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Idiopathic left ventricular tachycardia localised at the distal end of the posterior fascicle by non-contact activation mapping
  1. L Eckardt,
  2. G Breithardt,
  3. W Haverkamp
  1. l.eckardt{at}uni-muenster.de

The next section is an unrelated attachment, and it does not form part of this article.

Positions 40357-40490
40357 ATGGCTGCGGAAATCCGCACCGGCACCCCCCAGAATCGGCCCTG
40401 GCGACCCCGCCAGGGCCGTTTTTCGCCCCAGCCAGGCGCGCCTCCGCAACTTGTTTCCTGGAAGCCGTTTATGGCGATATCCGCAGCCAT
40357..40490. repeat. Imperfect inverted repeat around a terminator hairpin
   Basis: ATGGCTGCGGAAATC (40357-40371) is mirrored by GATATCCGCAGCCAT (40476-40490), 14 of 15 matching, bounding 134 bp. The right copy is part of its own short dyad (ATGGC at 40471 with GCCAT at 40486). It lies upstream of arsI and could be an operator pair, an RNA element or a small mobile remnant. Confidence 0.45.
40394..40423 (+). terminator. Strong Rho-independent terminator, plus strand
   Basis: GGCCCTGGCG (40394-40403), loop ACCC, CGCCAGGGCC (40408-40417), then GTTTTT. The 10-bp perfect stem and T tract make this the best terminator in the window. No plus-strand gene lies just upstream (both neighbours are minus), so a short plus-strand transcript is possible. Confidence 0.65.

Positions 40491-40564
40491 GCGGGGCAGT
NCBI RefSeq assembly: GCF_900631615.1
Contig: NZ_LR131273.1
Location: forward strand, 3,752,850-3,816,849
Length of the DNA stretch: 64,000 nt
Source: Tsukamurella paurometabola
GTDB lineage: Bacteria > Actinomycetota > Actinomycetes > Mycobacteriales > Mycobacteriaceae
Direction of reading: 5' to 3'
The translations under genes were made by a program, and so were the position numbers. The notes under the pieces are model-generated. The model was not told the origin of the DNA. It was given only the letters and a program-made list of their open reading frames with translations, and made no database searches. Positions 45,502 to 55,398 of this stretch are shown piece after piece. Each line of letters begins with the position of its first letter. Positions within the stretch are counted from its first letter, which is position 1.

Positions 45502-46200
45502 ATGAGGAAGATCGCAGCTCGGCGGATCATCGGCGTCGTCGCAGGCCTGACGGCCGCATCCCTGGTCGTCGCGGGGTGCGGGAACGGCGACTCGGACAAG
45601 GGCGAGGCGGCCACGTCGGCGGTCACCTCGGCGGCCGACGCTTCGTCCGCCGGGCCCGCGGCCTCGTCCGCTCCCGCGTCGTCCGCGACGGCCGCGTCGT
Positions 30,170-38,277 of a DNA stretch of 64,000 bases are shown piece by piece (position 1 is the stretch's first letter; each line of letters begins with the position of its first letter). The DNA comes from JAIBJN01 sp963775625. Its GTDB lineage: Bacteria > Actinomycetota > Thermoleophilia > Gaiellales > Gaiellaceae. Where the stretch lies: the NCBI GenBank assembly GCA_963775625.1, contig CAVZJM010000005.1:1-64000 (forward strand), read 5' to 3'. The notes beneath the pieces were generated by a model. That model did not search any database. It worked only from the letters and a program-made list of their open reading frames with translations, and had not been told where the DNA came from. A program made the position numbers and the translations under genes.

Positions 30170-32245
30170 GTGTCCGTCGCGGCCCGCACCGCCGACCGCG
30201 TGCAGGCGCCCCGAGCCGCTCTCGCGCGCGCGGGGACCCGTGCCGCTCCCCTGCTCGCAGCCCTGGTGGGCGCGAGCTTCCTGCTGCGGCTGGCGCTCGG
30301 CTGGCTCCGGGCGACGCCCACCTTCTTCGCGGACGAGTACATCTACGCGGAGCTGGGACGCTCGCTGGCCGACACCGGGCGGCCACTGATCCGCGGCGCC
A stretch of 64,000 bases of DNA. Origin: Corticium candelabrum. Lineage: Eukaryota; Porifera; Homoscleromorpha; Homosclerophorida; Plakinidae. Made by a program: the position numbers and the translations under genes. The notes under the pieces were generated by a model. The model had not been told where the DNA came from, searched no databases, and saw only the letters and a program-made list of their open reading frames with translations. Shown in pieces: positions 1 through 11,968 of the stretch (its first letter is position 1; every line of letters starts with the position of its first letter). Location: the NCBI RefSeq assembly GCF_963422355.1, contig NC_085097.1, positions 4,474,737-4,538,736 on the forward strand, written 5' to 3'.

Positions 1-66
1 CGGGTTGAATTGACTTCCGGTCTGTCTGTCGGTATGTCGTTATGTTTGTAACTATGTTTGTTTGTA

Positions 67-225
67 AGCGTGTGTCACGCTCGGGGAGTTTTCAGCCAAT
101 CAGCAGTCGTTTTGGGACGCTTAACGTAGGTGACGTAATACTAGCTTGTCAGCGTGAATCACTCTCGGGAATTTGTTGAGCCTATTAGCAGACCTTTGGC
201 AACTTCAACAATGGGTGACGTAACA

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A 36 year old man with no cardiac structural abnormalities had a 12 year history of paroxysmal tachycardia. At electrophysiologic study, an idiopathic left ventricular tachycardia (VT) with right bundle branch block, left axis deviation (A) was easily inducible by atrial pacing. The figure shows deployment of the multiple electrode array (MEA; Ensite 3000, Endocardial Solutions, Inc), coronary sinus (CS), right ventricular apex (RVA), HIS, and ablation catheters in a right (B) and left (C) anterior oblique view. The MEA is part of a non-contact mapping system that permits mapping of a single complex. The system calculates electrograms from 3000 endocardial points simultaneously by reconstructing far-field signals. Non-depolarised myocardium is shown in purple in this three dimensional isopotential map (right (D) and left (E) anterior oblique view with the Ensite system). Using a conventional 4 mm tip ablation catheter, sharp Purkinje potentials (D) were recorded in this region 55 ms before the earliest QRS deflection. During sinus rhythm, the computer generated map demonstrated progressive activation of the posterior fascicle; 35 ms before earliest ventricular activation depolarisation occurred in the septum where it spread down the left posterior fascicle. The site where depolarisation spread from the His-Purkinje system into the myocardium exactly matched to the earliest activation during VT (D/E). At this target site, radiofrequency ablation (ABL, RF) immediately terminated the VT, which, thereafter, was no longer inducible. This case shows the potential feasibility and usefulness of non-contact activation mapping in exactly localising the exit of an idiopathic VT and in determining the relation of this VT to the intraventricular conduction system.

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